Miss the ‘ring of fire’ eclipse? Mark your calendar for the next cosmic light show

For those who missed the September 1 event, there will be more opportunities to observe eclipses in the near future, including a September 16 lunar eclipse visible from some regions of the world.

Coca-Cola Space Science Center</a>/Columbus State University
This screengrab of the annular solar eclipse of May 9, 2013, shows the moment of the "ring of fire," which was visible from parts of Australia.

An annular solar eclipse dazzled the sky above south-central Africa and parts of the Indian Ocean on September 1, a phenomenon observed by eclipse chasers around the globe, many of whom captured it in stunning images.

Also called a "ring of fire," the annular eclipse occurs when the moon is at a far point from Earth in its elliptical orbit. During these times, when the moon crosses between the Earth and the sun, its smaller size, in relation to its distance from Earth, doesn't quite black out the star, as it does during a total solar eclipse. This leaves a thin orange ring of sunlight peeking out from the edge of the moon.

For those who missed the September 1 event, there will be more opportunities to observe the cosmic light dance in the near future. There is one annular eclipse and one total solar eclipse somewhere on Earth every 18 months, as Space.com reports. The next annular eclipse will be in February 2017.

For those in North America, August 21, 2017, will be a momentous date, bringing a total solar eclipse that will be visible from coast to coast, though only in its partial eclipse phase in some regions. While solar eclipses come every 18 months, there hasn't been one in the contiguous United States since February 26, 1979.

“The path of totality is about 70 miles wide and stretches across 14 states, beginning with Oregon and ending with South Carolina. If you're anywhere along the center line of the eclipse, you'll see at least 2 minutes of totality,” reports Sky & Telescope in preparation for next year’s total solar eclipse.

Last week’s annular eclipse resulted in another astronomical treat. NASA’s Solar Dynamics Observatory (SDO), a spacecraft launched in 2010 to observe and study the sun, captured both Earth and the moon crossing in front of the sun.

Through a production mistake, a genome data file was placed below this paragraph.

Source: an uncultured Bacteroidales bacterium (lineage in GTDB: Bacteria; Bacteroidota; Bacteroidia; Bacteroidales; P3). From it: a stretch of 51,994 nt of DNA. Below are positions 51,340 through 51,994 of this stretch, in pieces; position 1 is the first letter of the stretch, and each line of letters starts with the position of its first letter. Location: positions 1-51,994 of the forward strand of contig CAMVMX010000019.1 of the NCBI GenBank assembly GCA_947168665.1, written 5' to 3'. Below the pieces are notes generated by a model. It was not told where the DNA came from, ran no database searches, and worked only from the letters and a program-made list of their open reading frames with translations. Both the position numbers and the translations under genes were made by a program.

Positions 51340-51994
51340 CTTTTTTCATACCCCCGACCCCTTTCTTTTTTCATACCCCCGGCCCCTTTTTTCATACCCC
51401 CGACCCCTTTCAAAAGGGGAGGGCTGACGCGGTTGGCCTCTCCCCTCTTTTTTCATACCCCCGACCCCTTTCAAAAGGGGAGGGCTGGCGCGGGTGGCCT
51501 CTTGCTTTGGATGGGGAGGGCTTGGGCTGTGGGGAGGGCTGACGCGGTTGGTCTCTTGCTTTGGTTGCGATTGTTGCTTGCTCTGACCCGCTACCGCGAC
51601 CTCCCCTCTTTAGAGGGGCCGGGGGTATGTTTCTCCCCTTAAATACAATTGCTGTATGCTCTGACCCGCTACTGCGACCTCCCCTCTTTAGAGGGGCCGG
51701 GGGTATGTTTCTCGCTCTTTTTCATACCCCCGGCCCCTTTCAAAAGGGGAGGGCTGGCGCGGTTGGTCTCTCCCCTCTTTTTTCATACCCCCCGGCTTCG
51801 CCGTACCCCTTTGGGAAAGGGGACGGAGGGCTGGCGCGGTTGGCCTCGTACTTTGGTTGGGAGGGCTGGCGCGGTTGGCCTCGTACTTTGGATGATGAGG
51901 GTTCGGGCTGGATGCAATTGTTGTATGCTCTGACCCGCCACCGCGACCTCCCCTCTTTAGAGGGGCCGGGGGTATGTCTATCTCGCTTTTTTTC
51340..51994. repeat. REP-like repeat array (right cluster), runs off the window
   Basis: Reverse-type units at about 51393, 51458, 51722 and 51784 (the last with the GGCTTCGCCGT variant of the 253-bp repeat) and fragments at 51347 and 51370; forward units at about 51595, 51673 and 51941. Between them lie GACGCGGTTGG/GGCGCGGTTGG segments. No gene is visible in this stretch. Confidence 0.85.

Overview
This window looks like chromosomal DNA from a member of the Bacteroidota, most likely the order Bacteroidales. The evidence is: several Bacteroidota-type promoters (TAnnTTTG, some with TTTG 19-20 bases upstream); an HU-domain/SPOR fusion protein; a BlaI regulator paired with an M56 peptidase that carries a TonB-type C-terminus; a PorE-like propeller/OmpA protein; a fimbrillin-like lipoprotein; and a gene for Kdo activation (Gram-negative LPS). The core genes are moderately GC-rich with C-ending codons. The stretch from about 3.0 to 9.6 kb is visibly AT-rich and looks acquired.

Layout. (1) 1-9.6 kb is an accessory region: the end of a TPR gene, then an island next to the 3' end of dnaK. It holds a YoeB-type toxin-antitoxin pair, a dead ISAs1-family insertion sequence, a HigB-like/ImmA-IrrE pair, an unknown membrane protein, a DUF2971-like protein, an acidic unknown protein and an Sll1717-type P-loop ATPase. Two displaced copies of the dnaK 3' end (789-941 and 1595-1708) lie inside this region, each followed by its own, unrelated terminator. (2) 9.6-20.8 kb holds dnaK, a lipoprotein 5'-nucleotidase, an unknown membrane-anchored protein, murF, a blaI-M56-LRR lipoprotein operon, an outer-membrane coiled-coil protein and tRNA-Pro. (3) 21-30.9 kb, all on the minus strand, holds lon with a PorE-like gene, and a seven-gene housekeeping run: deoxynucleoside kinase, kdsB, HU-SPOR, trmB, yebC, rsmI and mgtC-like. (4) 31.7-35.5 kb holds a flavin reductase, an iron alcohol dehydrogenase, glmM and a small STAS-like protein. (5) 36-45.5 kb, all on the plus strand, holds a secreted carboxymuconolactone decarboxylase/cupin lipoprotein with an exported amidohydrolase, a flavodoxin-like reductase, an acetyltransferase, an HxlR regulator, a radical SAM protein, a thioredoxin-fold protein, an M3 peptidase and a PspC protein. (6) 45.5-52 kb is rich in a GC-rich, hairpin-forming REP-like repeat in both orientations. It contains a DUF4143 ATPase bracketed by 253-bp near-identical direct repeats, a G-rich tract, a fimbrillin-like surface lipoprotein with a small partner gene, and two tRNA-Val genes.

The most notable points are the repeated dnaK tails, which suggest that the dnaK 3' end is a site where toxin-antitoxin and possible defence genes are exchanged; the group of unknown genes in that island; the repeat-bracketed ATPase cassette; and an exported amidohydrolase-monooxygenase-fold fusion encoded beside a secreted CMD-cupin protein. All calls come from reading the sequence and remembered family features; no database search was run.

“On Sept. 1, Earth completely eclipsed the sun from SDO’s perspective just as the moon began its journey across the face of the sun,” NASA reported online. “The end of the Earth eclipse happened just in time for SDO to catch the final stages of the lunar transit.”

In SDO’s video, the Earth reveals itself by its fuzzy edges, while the moon’s are crisp and sharp. The reason the edges appear differently, NASA reports online, is that Earth’s atmosphere absorbs some of the light from the sun, creating the murky edge. Because the moon has no atmosphere, it produces a sharp horizon.

So why don’t solar eclipses happen every month, or every time the moon passes between the Earth and sun? It’s because the moon's orbit around the Earth is not perfectly circular, but rather elliptical, and tilted about 5 degrees in relation to the Earth's orbit around the sun, reports Space.com.

“When the moon's shadow crosses the sun but its center doesn't align exactly with the center of the sun, it's known as a partial solar eclipse — when the moon sits either a little too high or too low to totally cover the sun,” writes Lauren L'Amie on Space.com.

Stargazers don’t have to wait for next year to see an eclipse, though. On September 16, the moon will get darker because Earth will pass between it and the sun in what is known as a lunar eclipse. But, as Sky & Telescope reports, this one will be hard to see. Those in Europe, Africa, and Asia will see a slight darkening of the Moon's northern half.

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